EPA, Iowa DNR and National Guard Team to Retrieve Orphan Drums and Tanks Across Iowa
EPA Region 7, the Iowa DNR and National Guard 71st Civil Support Team have teamed up to identify and retrieve orphan drums and tanks and household hazardous wastes that were swept away by flood waters, said Kathy Lee of the Iowa DNR.
The 71st Civil Support Team (CST) is a specialized group of Iowa Army and Air National Guard members that have considerable training in hazardous materials procedures and have been temporarily assigned to assist the DNR and EPA. The 71st CST’s primary mission is to evaluate and respond to potential or actual events involving weapons of mass destruction.
Orphan drums and tanks are potentially hazardous and include empty or full propane tanks, underground tanks containing fuel or solvents, drums holding chemicals and anhydrous ammonia nurse tanks.
During the retrieval, the drums and tanks will be collected and transferred to a temporary storage location for further evaluation before being sent to a landfill, scrap yard or hazardous waste facility for final disposal.
“Joining up with the DNR and the National Guard has been very productive,” said Joe Davis, EPA On-Scene Coordinator. “DNR conservation officers have been piloting boats in impacted areas.” Davis said this strategy not only assures a safe mission, but frees up more EPA and National Guard resources for identification and evaluation.
The 71st Civil Support Team has also provided mapping and staff for operational support at the environmental operations center at the 71st CST offices at the Des Moines Airport. “We are happy to help out in any way we can,” said Lieutenant Colonel Tim Glynn. “We have had extensive contact with hazmat teams and local officials in our capacity as a WMD team and it is great that we are able to use our skills and training in this effort. The 71st Civil Support Team will be assisting in this mission through July 5.”
Officials from EPA, DNR and the 71st CST are also working together to assist Iowa residents with disposal of household hazardous waste, large appliances and electronic goods derived from area floods. EPA and Iowa DNR encourage residents to separate household hazardous waste from other flood debris. This will help minimize or prevent long-term environmental damage.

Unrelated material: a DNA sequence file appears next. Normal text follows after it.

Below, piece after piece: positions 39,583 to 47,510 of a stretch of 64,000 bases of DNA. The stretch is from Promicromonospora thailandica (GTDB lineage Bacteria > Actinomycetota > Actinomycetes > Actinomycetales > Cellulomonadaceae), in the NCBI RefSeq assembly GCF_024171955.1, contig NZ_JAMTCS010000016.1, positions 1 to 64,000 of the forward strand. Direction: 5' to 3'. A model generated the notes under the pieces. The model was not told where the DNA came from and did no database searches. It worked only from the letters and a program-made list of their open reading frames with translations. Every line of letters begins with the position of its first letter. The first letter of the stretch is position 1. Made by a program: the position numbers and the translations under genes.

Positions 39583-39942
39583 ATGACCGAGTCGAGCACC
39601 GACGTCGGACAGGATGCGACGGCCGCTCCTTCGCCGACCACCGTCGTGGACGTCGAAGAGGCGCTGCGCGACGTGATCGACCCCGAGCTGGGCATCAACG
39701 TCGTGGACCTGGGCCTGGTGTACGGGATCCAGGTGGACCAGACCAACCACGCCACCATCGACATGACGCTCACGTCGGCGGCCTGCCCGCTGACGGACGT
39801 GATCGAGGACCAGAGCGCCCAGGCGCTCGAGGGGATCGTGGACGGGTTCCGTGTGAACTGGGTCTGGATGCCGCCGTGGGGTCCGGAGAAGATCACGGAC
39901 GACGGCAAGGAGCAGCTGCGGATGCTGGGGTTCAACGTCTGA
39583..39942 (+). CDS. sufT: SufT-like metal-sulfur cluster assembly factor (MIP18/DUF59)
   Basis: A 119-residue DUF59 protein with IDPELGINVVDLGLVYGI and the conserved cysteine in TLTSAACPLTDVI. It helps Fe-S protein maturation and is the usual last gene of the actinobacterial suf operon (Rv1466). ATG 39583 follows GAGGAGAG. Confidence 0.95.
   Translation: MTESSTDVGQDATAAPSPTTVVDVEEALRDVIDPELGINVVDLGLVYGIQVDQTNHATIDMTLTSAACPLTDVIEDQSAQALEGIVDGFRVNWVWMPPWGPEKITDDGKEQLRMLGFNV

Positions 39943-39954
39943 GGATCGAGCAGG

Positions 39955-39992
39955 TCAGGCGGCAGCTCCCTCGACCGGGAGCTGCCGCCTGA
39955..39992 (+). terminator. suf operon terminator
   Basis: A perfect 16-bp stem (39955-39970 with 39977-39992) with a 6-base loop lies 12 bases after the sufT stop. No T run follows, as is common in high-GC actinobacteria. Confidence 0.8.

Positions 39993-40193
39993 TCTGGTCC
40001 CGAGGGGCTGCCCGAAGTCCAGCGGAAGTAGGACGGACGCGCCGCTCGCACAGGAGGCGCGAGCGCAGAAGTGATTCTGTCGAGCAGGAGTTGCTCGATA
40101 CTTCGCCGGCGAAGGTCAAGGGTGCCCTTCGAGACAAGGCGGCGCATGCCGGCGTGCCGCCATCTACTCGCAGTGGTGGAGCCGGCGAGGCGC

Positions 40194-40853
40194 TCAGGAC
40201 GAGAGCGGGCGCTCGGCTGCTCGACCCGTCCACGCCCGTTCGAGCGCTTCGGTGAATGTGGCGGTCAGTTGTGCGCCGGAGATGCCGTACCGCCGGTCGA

Three EPA on-scene coordinators have been dispatched to eastern Iowa to assist local officials with household hazardous waste collection. In addition, EPA has mobilized approximately 40 contractors to assist with the effort.
“This takes the burden off local officials and allows them to focus on other issues associated with flooding,” said John Frey, EPA On-Scene Coordinator. EPA currently has operations in the following locations:
Bremer County - Waverly and the Bremer County Landfill
Butler County - Allison, Clarksville, Greene, New Hartford
Johnson County - Iowa City
Linn County - Cedar Rapids
Homeowners should contact their local officials for information on the collection and drop-off sites for household hazardous waste.
“We definitely appreciate all this extra help,” said Joe Sanfilippo, Supervisor of the DNR Field Office in Manchester. “I have all my staff deployed to flooded areas each day, and being able to team up with staff from EPA helps extend our outreach.”
The joint operations will assist residents with disposal of the following categories of household hazardous waste, large appliances and electronic goods:
Household hazardous waste:
Paints and flammables
Gasoline, oil and antifreeze
Batteries and acids
Other household chemicals
Lawn and garden products
Refrigerators (contents removed)
Freezers (contents removed)
Stoves and ovens
Washers and dryers
Anyone finding or sighting an orphan tank or drum should be aware that it can be potentially dangerous, and should call the Iowa DNR hotline at (515) 281-8694 for proper disposal.
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